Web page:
David Naill Standard Plastic Practice Chanter (IN STOCK)
Quantity in Basket:None
Shipping Weight:1.00 pounds
Standard length plastic practice chanter, by David Naill.
What is a practice chanter?
The Practice chanter is the smaller instrument with which we learn the fingering technique for the notes in order to play tunes for the Great Highland bagpipe.
What are the parts of a practice chanter?
The practice chanter is made up of two main sections the Bottom Section and the Top Section.
The Bottom section may or may not have a sloe plate (A decorative mount) attached to the lower end, the bottom section has all the finger holes along its length, at its top there is a fitted joint consisting of a hemp binding or a rubber O ring, above the fitted joint is the reed seat (A small hole into which the practice reed is placed).
The Top section may or may not have a Ferrule (A decorative mount) placed at the lower end, the middle section of the top is the sound chamber and the top third is the mouthpiece into which you blow to make the reed vibrate.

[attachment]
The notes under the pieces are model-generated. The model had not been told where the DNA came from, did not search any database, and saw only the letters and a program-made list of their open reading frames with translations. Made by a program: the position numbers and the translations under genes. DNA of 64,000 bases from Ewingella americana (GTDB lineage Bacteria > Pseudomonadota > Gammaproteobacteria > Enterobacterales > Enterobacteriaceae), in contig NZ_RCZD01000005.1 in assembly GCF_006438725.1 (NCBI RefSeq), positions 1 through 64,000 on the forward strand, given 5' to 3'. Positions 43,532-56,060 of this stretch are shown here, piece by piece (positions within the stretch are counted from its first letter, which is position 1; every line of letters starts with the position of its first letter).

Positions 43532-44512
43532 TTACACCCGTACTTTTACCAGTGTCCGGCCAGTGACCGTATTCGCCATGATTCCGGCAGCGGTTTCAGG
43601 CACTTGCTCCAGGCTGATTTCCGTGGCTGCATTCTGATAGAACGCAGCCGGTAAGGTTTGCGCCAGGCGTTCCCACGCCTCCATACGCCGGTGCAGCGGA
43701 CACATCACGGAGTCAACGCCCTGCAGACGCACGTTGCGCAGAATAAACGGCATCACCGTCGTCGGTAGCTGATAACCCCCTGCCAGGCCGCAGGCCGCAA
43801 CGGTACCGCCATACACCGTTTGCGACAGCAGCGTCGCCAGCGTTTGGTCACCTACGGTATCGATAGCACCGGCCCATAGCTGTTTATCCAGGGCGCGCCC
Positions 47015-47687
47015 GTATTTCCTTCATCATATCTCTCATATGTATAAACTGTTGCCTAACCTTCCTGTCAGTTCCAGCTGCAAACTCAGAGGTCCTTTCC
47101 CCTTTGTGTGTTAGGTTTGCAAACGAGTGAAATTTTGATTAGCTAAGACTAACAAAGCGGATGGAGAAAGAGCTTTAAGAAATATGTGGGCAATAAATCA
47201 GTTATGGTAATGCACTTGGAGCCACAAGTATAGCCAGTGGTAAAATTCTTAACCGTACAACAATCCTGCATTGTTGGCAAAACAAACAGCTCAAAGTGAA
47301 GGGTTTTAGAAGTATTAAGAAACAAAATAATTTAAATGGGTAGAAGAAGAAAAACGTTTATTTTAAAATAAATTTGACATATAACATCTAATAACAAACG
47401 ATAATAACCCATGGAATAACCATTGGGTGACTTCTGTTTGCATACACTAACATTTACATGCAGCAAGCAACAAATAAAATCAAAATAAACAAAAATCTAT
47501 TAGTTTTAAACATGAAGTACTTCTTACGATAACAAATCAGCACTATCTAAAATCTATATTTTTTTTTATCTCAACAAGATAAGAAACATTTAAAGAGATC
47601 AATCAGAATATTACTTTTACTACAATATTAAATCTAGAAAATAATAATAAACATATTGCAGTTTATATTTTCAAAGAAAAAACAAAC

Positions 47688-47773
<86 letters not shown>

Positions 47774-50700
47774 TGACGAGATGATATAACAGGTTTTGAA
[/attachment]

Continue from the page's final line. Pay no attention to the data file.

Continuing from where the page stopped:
How do you care for a practice chanter?
When you finish playing disassemble the top and bottom sections and carefully and remove the reed. Dry the interior of both sections with a small moisture absorbent brush or pipe cleaners.
Then dry the reed by holding it at the staple end and blow into the staple end in order
to blow the moisture out then carefully dry the blades with a clean tissue.
NEVER leave your practice chanter in the sun or in a hot car as the chanter may warp or crack and the reed may melt.
Learn by doing!
The Low A and the High A should sound an octave apart, if this is off you can correct the pitch by:
1. To raise the pitch - Place the reed further into the reed seat.
2. To lower the pitch - Raise the reed in the reed seat.
3. If a certain note is too sharp - A piece of tape placed over the hole will flatten the pitch